We fall into judgment so easily, and as we will see, condemnation comes much easier to us than does grace. It's fascinating because critics of Christianity, if they're somewhat biblically literate, which often is more and more rare these days, but if they are, they'll often point out a feature of God and they'll say, "Well, he's wrathful. He's judgmental. He holds people to these colossally high standards. It's so unfair." Now, of course, as Christians we can stake, take a step back here and say, "Well, there is a total misunderstanding of God's grace," but also even when look to the Old Testament, which is supposedly so, so much more distinctly harsh and wrathful of a presentation of God than is the New Testament, we will find over and over again that the people who resist God's grace the most are us, human beings. What we usually want is judgment. What we usually want is condemnation, and so what comes much easier to us often is condemnation. It's not mercy. We never struggle with mercy. We struggle with being overtly judgmental.

That's the danger, and never has this been more apparent than in our own day and age. We are in a time here where there is a growing moral furor. Now on the one hand it's good that everybody is finally, that we're seeing a real investment in justice. In some ways the kind of garden variety relativism that is not the kind that survives in academic textbooks, but really it's just more whatever makes you happy or whatever you want to do. That seems to be a little bit on the wane. It seems to be going away a bit because we seem to be recognizing that there are patterns of behavior. The more that we're uncovering. Think about what's happening in Hollywood right now with the revelations about Harvey Weinstein, and as there's a ripple effect there, more and more people are beginning to realize what Christians have always said all along, what scripture is always said, but sin is always communal.

When you commit a sin, when you hurt somebody else, or when you even just hurt yourself, it's never an isolated act. It always affects other people, and we're seeing that left right and center, and the spotlight is being shown on all of our institutions. It seems that every week we are seeing a new name, a new person is being uncovered, more misdeeds are being uncovered. And it's every institution, it's Hollywood, it's the music industry, it's the church. Over and over again, and there's a growing sense of outrage and fury. Some of it is understandable, but that also means that if we are living in a time when there is sort of an outsized emphasis on judgment and condemnation and if you spend any significant amount of time just looking at our public interactions or on social media, you'll find that it is, we need to be ready for this time, and I think we need the right perspective.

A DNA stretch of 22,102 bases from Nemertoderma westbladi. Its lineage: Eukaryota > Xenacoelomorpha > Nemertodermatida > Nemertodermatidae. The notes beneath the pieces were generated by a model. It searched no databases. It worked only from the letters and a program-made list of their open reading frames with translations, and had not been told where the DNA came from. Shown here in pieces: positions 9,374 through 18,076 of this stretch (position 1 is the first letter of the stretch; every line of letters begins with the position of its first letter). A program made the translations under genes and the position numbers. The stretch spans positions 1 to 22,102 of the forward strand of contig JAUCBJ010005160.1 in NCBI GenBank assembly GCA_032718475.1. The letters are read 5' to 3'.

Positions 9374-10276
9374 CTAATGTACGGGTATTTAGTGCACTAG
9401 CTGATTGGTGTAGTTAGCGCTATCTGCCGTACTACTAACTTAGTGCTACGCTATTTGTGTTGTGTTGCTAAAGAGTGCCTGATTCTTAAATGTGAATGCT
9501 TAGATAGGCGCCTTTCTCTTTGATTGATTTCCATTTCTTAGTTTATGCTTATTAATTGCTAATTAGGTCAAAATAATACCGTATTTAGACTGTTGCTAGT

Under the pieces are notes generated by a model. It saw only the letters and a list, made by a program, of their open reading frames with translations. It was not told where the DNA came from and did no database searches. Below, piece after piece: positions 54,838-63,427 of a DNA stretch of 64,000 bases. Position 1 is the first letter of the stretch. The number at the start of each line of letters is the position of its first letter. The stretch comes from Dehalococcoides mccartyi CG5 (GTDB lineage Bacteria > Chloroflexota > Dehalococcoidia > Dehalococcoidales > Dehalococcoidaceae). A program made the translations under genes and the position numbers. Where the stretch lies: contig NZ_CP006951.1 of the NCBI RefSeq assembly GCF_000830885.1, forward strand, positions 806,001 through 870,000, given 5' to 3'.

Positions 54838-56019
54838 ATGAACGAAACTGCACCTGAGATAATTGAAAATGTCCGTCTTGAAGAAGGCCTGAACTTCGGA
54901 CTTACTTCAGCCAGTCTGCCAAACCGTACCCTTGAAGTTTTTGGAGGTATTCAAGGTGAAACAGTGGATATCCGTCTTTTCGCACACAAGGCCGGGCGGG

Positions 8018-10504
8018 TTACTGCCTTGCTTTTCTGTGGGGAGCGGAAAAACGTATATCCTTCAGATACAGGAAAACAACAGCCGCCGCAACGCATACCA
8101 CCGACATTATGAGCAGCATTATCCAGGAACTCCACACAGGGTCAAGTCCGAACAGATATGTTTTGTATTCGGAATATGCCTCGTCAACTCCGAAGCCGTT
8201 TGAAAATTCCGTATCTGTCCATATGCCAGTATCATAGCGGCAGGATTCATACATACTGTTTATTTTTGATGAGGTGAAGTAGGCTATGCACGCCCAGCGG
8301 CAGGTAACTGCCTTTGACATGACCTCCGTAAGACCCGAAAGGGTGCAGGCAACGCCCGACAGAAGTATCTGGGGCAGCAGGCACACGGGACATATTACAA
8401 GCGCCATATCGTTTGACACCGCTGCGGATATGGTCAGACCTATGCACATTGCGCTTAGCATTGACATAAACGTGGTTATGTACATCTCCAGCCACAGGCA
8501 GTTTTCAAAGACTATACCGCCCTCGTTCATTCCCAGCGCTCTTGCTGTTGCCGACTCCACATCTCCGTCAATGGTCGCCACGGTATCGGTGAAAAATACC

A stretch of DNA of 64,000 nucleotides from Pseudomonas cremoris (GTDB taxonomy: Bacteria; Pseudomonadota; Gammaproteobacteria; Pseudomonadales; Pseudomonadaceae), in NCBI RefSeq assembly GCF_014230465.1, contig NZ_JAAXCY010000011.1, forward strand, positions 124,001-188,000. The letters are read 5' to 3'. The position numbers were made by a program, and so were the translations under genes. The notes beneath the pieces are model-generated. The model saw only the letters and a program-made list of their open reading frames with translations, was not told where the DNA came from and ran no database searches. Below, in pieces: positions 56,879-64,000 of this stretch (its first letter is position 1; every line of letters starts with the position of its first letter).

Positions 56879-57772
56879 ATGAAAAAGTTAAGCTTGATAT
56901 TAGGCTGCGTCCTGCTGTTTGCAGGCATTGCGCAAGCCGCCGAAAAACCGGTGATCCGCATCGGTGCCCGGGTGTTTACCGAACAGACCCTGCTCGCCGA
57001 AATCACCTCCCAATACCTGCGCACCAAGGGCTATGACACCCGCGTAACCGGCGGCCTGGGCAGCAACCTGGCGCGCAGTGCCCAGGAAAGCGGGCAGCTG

So whether you are a Christian or whether you're somebody who is more skeptical or on the fence or you have questions, I hope this series will be helpful to you. I've called it Kneeling Before the Impartial Judge because I believe as a Christian that there only one ultimate impartial and perfect judge and that is the living God, Father, Son and Holy spirit. And only with Him do we find perfect justice and perfect mercy on display. Apart from that, there is no hope for justice. So I maintain and I hope that you'll think this through with me.

So let's take a look at what the apostle Paul has to say here. Now Paul is writing to the church at Corinth. The two letters to the Corinthians are to the church at Corinth. Just a few background details. The church at Corinth is a very gifted church and in a very major marketplace city. The kind of place where people really went to become a massive financial success essentially. It was a place where people went to make it, and so he is talking to a church filled with people who are very successful. And as you read through the letter to the Corinthians, you find that many of them are leaders, and they are very gifted leaders, and they are even performing mighty works miracles, and yet Paul is really placing a heavy emphasis on the one true distinguishing factor of Christianity. And we've talked about this on the Vital Signs Podcast before, but it bears repeating that one major distinguishing feature is not gifting. It's not. Not everybody is somebody who can give a Ted talk. Not everybody is going to be the greatest intellectual success. Not everybody is going to be this great shining picture of success. The one distinguishing feature of Christianity says Paul and says all scripture is love, Christ-like love.

This is why Christ himself says the greatest commandment is to love the Lord your God with all your heart, soul, mind, and strength. In other words, love Him with your entire person, and then love your neighbor as yourself. In 1 Corinthians chapter 13 Paul stresses this to such a degree that it really is pretty radical, going so far as to say you can give away all your possessions, you can give away your body to be burned, but if you do any of that without love, you are nothing. It is Christ-like love that distinguishes Christians. Bear that in mind, by the way, as you look for responses in this very, very judgmentalism moment in culture. On the one hand, the rising tide of moral outrage is understandable, and you can express outrage by the way, but to do so in an unloving, hateful manner is not a mark of Christianity. Bear that in mind as you see responses.